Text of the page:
One way to move towards Buddhahood is to listen to spiritual biographies. Milarepa’s spiritual biography is divided into fifteen sections and we will look at the first nine of milardpa.

The first tells of how he was born and of his family history. The second deals with his study of black magic, how he destroyed the house of his aunt and uncle and sent hail into the valley. The third molarepa how he met the genuine Dharma. The fourth covers how he practiced strictly according to his master’s word.

The fifth concerns the initiations he received and his yidam practice, including how the deities directly appeared to him. The sixth chapter deals with his first retreat, where he stayed for eleven months. The seventh shows how he came out of retreat, met Marpa for the last time, and returned to his home country. The eighth tells how he came home, experienced the suffering of having lost his parents and his family, and then travelled to White Horse Tooth Rock Cave to practice.

The ninth chapter covers the various austerities in which he engaged. From a Dharmic point of view, Milarepa’s lineage comes through Vajradhara, Tilopa, and Naropa, but in terms of his family lineage, he was born in a northern area of Tibet in a place called Kya Ngatsa, and his father’s name ejtsun Sherab Gyaltsen. How did the name Mila come into his family?

The Treasury of Lives

The earliest record of the family goes back to Khyungpo Josay, who was the son of a Nyingma lama. He was a naljorpa, or a practitioner very skilled in mantra. Khyungpo Josay went on milraepa pilgrimage to another country, which was plagued by many ghosts and elemental spirits. If you believe in these beings, you are prone to see them. Apparently in this area there were many people who believed milaarepa them and Kyungpo Josay, who was skilled in subduing spirits, gained quite a reputation and also financial rewards from his ability.

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Once there was a family who was plagued by a powerful demon, but they had no faith in Khyungpo Josay’s skill. They called on many other lamas who did numerous prayers and performed many ceremonies, but nothing helped. A friend of the family told them: He probably won’t help very much, but if you have a wound and dog fat will help to heal it, well then, you’d better try some.

Maybe he can do something. So Khyungpo Josay was invited, and as he was coming along, he sang a song: No one can ever escape me! He came to Khyungpo Josay and said: Just don’t put any obstacles in my way. Please don’t give me a hard time. This milarepaa how Milarepa’s ancestors received the name Mila. Mila Dhoton Senge and his son, Mila Dorje Senge, migrated to Kya Ngatsa, where they remained, accumulating a great deal jeteun wealth and possessions.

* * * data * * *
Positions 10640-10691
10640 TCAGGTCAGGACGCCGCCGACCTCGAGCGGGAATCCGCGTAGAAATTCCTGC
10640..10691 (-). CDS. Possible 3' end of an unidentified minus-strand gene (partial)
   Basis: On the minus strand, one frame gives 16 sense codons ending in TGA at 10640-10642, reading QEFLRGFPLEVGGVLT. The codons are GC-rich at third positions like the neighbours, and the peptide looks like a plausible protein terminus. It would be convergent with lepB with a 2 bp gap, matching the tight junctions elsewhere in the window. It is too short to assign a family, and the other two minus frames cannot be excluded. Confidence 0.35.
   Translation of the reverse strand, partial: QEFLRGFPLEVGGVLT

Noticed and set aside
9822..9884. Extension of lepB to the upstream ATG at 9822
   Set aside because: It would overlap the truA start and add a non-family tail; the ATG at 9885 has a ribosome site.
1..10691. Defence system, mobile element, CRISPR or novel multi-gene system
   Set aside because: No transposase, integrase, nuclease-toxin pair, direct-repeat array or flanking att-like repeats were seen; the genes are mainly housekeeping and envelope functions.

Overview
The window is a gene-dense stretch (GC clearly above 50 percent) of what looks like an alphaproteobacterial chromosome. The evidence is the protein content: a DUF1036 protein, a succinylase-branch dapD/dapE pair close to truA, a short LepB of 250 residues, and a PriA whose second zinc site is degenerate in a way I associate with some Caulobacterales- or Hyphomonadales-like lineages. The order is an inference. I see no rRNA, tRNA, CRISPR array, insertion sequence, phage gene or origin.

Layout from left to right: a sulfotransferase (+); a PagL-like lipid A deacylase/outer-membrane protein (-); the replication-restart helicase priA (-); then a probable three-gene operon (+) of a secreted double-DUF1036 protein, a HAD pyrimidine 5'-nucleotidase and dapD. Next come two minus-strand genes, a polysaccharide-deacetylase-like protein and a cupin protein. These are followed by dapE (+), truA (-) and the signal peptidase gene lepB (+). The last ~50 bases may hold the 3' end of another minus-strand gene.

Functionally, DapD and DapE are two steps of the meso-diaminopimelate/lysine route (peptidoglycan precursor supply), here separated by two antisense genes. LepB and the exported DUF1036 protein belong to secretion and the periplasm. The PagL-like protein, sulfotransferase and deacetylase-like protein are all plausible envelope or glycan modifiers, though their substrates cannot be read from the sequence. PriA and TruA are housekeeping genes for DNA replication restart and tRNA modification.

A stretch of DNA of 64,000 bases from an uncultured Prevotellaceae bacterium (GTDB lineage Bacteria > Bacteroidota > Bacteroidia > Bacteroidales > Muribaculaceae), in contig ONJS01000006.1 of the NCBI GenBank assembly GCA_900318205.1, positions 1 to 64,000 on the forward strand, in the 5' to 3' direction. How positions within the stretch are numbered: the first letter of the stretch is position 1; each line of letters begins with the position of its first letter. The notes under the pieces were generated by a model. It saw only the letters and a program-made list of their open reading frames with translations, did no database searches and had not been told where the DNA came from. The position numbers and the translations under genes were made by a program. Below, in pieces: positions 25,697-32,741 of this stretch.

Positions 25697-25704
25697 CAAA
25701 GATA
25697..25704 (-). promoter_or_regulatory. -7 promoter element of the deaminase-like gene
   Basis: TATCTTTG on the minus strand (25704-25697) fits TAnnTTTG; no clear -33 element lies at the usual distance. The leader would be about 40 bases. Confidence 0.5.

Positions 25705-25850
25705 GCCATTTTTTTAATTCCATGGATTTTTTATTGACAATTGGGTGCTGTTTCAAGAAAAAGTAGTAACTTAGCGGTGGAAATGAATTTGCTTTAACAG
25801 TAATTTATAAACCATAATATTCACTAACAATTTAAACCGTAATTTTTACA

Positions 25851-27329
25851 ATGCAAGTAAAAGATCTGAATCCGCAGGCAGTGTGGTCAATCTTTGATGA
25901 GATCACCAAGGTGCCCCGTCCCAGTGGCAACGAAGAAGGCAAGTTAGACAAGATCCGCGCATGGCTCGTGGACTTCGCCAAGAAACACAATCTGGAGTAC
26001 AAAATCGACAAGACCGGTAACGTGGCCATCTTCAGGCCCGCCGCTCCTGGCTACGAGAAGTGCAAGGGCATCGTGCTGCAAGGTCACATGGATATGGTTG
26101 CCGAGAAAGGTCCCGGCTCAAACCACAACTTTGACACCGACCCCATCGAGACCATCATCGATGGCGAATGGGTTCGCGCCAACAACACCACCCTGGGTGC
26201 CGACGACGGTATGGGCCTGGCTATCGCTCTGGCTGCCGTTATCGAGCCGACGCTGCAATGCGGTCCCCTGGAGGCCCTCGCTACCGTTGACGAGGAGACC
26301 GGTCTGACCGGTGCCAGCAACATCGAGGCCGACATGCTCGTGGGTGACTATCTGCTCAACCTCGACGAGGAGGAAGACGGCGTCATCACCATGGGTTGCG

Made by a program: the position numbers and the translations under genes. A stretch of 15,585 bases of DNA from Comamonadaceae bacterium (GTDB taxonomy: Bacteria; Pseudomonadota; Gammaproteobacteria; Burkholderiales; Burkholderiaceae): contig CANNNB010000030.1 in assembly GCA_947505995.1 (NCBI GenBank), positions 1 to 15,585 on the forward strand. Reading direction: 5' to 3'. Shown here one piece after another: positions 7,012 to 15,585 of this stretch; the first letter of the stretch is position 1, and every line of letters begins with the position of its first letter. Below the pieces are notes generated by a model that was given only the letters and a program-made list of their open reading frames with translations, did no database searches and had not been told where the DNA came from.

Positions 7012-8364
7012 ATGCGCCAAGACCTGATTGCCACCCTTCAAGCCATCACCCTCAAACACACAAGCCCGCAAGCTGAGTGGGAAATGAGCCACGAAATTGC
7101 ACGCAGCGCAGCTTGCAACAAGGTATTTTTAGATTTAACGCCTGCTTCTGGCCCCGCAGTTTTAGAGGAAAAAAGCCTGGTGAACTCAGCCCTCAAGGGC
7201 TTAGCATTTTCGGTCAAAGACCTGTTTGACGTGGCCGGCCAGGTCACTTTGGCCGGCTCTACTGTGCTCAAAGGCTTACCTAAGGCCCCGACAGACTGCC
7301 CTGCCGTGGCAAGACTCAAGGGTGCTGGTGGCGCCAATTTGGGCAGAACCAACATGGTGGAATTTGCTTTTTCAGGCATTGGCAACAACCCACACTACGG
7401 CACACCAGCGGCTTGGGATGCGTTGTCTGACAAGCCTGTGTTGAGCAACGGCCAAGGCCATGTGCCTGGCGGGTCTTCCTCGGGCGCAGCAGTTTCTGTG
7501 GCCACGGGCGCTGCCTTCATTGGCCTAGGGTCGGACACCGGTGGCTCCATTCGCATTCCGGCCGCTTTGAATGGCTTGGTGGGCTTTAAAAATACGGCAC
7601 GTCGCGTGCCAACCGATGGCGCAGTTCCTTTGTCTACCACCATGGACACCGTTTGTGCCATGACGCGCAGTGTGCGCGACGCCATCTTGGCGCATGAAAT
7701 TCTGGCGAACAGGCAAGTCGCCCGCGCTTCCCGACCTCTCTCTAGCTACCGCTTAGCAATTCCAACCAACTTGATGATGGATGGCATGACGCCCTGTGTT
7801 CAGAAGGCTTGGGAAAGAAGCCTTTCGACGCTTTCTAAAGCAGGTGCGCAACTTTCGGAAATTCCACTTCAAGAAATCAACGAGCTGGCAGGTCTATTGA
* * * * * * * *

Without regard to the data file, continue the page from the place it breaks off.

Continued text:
Mila Dorje Senge married a young woman from his village, and they had a son, Mila Sherab Gyaltsen, who was the father of Milarepa. The couple lived in their village of Kya Ngatsa also known as Tsa where they were very happy and lived a life of ease. If we go back one generation from Milarepa’s father to Mila Dorje Senge, it is important to know that jetsuh cousins also moved to Tsa. Milarpa names were Yungdrup Gyaltsen, who was the evil uncle, and Khyung Tsha Peydon who was the evil aunt.

When this aunt and uncle arrived in Tsa, Milarepa’s family, who had been settled there a long time, had a wonderful house, land, jjetsun a thriving business in trade.

Rumtek Dharma Chakra Centre – Jetsun Milarepa ()

According to the custom, Milarepa’s family helped their relatives to establish a business, to find land and to build a house, and so things went well for these relatives as well.

When Milarea Kargyen was pregnant with Milarepa, her husband was away on a trading tour, and during this time the child was born. A messenger was sent to find the father, who informed him that he had a new son. The messenger also asked if he would give a name and if he would return for a festival. It is considered auspicious to have a special festival to celebrate the birth of a child. Within each generation of milrepa family, there is only one son born. I am milarrpa to hear that this son has been born, and I will call him Thopa Ga.

After a while, the father returned home and gave a big celebration in honor of their son. A few years after Milarepa’s birth, a daughter was born into the family and she was called Peta Gonkyi. When Milarepa was seven years old, his father, Sherab Gyaltsen, became very sick.

Realizing that he was not going to recover from his illness, he called together all the relatives for a meeting, which included Yungdrung Gyaltsen and Khyung Tsha [Peydm], the evil uncle and uetsun.

The milxrepa told them: Mi,arepa must take care of everything until my two children come of age. Please see to it that no harm comes to them, protect them from difficulties, and help them in whatever way you can. He also said that Zessay, a young woman from the village, had been promised Milarepa as his future wife through arrangements made with her parents. When Milarepa was of age, he was to be married to her, and all the property was to be given over to them.

A letter was written as a testament, and signed and sealed.

The aunt and uncle agreed to carry out these wishes, and having settled his affairs, Sherab Gyaltsen died. Afterwards, the aunt and uncle took the money and the land, everything entrusted to them, and used it for their own benefit.